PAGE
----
The United States’ relationship with Iran has been fraught for nearly 70 years — ever since 1953 when the U.S. and Britain orchestrated the overthrow of Prime Minister Mohammad Mosaddegh, who was democratically elected. That restored monarchy lasted until 1979, when religious fundamentalists, led by the Ayatollah Khomeini, forced out the shah. What happened next is well-known. Students stormed the American embassy and took dozens hostage for 444 days.
What’s less well known are stories of the people who participated in that revolution, like the mother and father of Neda Toloui-Semnani. They each came to the U.S. in their youth in the 1950s and 1960s. They returned to Iran in the 1970s to join the cause, but quickly found themselves at odds with the Islamic Republic. Her father was executed and her pregnant mother was forced to flee. She tells the story in her new book called “They Said They Wanted Revolution: A Memoir Of My Parents.”
“They did think that this was a long game, that they were going to change the relationship between Iran and the U.S. certainly, but more important than that was that Iran was going to change. And they happened to be right,” Toloui-Semnani tells Press Play.
As the Islamic government took hold, she recalls, her parents started thinking about how they were going to protect themselves and meet secretly, and later, a more radical faction emerged in their group of activists, who believed it was time for an insurrection through violent means. But neither of her parents wanted to use violence, and in different ways, they left the movement, though her dad was still considered an enemy of the state.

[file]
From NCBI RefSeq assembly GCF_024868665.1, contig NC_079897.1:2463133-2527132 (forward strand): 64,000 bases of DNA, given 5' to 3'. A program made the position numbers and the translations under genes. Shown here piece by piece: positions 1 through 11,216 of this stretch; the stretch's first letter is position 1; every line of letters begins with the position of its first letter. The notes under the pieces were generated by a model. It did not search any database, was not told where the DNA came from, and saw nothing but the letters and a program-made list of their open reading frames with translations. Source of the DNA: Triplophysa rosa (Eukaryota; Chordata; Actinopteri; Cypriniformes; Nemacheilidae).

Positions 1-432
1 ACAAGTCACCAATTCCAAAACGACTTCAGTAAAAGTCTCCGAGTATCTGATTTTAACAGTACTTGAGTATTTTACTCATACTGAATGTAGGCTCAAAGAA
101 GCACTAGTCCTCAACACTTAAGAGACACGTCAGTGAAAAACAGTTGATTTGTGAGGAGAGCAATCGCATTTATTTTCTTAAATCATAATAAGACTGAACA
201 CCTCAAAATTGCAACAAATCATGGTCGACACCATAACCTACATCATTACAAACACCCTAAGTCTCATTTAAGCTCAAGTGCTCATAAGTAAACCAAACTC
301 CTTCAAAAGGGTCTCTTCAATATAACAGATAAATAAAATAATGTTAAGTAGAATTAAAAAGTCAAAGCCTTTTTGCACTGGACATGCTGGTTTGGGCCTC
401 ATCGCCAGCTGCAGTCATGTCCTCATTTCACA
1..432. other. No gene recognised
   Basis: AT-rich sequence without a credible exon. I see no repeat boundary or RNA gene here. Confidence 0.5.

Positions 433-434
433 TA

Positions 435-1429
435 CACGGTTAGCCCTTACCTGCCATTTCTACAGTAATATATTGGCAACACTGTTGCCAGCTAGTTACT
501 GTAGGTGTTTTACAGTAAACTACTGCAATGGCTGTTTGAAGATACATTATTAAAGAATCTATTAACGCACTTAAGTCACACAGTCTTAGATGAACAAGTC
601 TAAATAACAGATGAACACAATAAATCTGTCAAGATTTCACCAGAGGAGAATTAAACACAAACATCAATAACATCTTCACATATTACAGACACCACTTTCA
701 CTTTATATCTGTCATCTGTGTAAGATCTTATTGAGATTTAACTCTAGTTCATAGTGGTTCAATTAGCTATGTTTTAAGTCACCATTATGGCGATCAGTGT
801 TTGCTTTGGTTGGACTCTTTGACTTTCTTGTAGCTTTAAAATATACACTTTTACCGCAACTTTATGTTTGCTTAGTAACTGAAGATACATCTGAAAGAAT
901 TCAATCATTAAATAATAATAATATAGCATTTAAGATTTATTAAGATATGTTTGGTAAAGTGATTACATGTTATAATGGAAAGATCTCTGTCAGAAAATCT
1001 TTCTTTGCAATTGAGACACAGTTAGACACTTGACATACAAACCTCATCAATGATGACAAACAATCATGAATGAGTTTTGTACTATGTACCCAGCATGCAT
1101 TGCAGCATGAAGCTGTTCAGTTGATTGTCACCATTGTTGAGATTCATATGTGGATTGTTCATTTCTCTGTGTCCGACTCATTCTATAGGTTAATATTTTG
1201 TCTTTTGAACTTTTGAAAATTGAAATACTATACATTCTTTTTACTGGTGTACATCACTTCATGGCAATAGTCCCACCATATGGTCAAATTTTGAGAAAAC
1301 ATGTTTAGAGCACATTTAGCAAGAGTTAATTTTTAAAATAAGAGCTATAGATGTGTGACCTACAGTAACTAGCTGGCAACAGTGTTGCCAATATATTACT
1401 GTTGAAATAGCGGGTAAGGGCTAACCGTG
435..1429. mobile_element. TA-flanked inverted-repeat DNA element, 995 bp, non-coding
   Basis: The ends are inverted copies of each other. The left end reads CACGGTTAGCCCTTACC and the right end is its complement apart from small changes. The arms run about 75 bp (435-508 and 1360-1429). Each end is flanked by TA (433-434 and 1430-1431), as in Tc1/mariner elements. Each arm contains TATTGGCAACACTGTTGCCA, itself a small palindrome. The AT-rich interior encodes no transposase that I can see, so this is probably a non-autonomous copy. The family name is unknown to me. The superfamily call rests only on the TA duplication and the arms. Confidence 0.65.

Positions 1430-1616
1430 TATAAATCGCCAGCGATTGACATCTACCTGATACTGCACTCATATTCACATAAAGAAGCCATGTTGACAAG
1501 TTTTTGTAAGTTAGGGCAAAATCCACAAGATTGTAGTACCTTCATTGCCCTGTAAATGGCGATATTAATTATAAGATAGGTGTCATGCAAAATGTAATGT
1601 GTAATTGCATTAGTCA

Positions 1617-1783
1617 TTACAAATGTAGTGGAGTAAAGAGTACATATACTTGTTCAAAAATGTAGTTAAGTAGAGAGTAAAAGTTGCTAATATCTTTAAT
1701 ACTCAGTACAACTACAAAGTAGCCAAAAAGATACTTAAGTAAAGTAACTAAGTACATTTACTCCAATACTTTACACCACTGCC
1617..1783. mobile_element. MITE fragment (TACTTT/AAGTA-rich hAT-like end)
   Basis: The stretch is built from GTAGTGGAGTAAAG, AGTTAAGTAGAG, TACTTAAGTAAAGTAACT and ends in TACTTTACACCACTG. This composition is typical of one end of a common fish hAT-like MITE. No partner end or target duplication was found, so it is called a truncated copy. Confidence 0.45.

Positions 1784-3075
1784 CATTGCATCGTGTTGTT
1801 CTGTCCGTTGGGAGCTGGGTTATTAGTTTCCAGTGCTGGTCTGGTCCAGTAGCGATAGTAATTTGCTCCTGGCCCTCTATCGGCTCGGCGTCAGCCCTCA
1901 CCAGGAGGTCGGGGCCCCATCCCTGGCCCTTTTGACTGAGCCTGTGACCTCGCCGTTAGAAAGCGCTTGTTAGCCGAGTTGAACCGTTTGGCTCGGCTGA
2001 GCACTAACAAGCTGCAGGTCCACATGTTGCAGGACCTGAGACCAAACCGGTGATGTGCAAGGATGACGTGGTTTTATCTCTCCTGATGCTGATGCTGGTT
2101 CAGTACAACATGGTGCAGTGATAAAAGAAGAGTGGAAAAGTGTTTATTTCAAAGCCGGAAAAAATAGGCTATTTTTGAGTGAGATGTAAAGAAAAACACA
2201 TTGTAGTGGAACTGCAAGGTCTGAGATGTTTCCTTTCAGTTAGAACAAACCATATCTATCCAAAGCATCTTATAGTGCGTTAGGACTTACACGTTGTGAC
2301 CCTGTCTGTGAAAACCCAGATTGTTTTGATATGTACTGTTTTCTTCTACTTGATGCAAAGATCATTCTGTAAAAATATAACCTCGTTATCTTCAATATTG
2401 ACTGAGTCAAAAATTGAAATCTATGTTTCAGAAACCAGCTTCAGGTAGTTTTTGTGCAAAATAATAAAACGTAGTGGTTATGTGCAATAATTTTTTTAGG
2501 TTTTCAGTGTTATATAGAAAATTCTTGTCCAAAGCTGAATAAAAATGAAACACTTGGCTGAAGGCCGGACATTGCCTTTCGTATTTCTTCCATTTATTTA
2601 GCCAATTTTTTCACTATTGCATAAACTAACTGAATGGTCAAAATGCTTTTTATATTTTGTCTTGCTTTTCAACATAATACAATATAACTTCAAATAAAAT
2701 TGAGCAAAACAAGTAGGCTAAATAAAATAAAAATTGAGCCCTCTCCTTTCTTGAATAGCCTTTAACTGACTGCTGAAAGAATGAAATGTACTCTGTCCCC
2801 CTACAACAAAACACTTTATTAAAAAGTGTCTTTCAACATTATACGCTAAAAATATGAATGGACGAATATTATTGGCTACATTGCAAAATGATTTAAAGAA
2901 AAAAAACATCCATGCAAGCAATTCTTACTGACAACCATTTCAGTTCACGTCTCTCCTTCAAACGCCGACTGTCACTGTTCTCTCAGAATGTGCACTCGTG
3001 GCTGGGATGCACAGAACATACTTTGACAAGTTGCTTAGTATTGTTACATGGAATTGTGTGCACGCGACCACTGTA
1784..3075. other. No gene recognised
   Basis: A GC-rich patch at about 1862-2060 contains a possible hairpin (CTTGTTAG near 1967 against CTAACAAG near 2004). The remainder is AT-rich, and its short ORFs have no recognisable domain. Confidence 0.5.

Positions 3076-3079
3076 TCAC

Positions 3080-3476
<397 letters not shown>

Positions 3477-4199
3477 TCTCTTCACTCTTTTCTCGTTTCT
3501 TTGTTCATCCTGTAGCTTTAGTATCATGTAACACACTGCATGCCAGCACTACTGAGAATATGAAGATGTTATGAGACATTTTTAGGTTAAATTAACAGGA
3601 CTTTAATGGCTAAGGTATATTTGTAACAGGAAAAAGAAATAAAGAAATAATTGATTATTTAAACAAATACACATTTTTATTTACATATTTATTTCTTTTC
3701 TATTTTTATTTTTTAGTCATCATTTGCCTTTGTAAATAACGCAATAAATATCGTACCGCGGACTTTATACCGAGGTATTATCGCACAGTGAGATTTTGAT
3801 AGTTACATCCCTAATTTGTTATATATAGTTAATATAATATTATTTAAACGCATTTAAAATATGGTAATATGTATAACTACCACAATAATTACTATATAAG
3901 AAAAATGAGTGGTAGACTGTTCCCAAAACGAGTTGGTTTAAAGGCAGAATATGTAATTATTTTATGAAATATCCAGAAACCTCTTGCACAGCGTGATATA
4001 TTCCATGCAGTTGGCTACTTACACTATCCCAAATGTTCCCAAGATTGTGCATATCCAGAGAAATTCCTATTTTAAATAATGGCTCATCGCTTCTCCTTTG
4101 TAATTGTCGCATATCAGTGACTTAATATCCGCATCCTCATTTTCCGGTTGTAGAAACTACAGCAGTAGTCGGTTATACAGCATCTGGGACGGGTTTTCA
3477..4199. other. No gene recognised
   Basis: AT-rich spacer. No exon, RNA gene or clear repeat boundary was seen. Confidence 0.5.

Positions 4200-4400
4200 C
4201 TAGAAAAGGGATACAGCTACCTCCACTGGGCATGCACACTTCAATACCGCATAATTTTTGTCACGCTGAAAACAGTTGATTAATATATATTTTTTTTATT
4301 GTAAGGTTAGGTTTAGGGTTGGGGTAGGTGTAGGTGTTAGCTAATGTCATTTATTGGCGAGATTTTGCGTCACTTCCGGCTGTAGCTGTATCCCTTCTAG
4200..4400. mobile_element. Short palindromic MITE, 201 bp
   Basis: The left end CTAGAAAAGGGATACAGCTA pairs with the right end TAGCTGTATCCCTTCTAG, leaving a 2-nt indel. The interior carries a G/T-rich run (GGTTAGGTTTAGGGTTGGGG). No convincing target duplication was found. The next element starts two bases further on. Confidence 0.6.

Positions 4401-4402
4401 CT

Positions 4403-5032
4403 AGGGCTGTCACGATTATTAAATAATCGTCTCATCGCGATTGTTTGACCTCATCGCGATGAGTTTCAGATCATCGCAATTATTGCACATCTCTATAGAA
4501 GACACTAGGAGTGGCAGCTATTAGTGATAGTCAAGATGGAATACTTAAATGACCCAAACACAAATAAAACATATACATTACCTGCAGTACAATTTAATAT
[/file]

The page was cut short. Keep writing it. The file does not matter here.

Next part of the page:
Her dad was arrested in 1982 and sentenced to death. Toloui-Semnani was 3 years old. “I don't know many people who had to live with that and process that as a child, and obviously, as a teenager and into my 20s. And now I'm in my early 40s, and I'm older than my father was when he was killed.”
Toloui-Semnani’s mother discovered her husband had been killed a few hours after it happened. “It was on the anniversary of the uprising. And my mom had thought, ‘If we can get past the anniversary, everything will be okay.’ … You do end up doing a bit of magical thinking when you're desperate for hope. And she had a dream that night, essentially, that my father was in the dream and she couldn't get him to speak to her,” she recalls. “And she woke up. And she thought, okay, well, that was just a dream, and everything will be okay. And within a couple hours, she learned that he had been killed.”
Neda Toloui-Semnani and her pregnant mother escaped from Turkey and eventually made it back to California.
As she immersed herself in her parents’ story, how did she make sense of their political activity?
“There are some times when I was really mad at my dad for missing something. And why did he believe in something so fiercely that it came at the expense of the rest of us?” she replies. “And then sometimes I was so proud that, you know, we live in a world where people sometimes are flippant about principles and integrity and what they think is right and wrong, and they're very quick to let it go. And I was very proud to have somebody who believed in justice, and who believed in standing up for what he thought was right, and somebody who was a quiet authority. … I wanted both of them around. I loved my parents. They were, I think, two of my great loves of my life, and I wish I could have had more time with them.”
Read an excerpt from They Said They Wanted Revolution: A Memoir Of My Parents by Neda Toloui-Semnani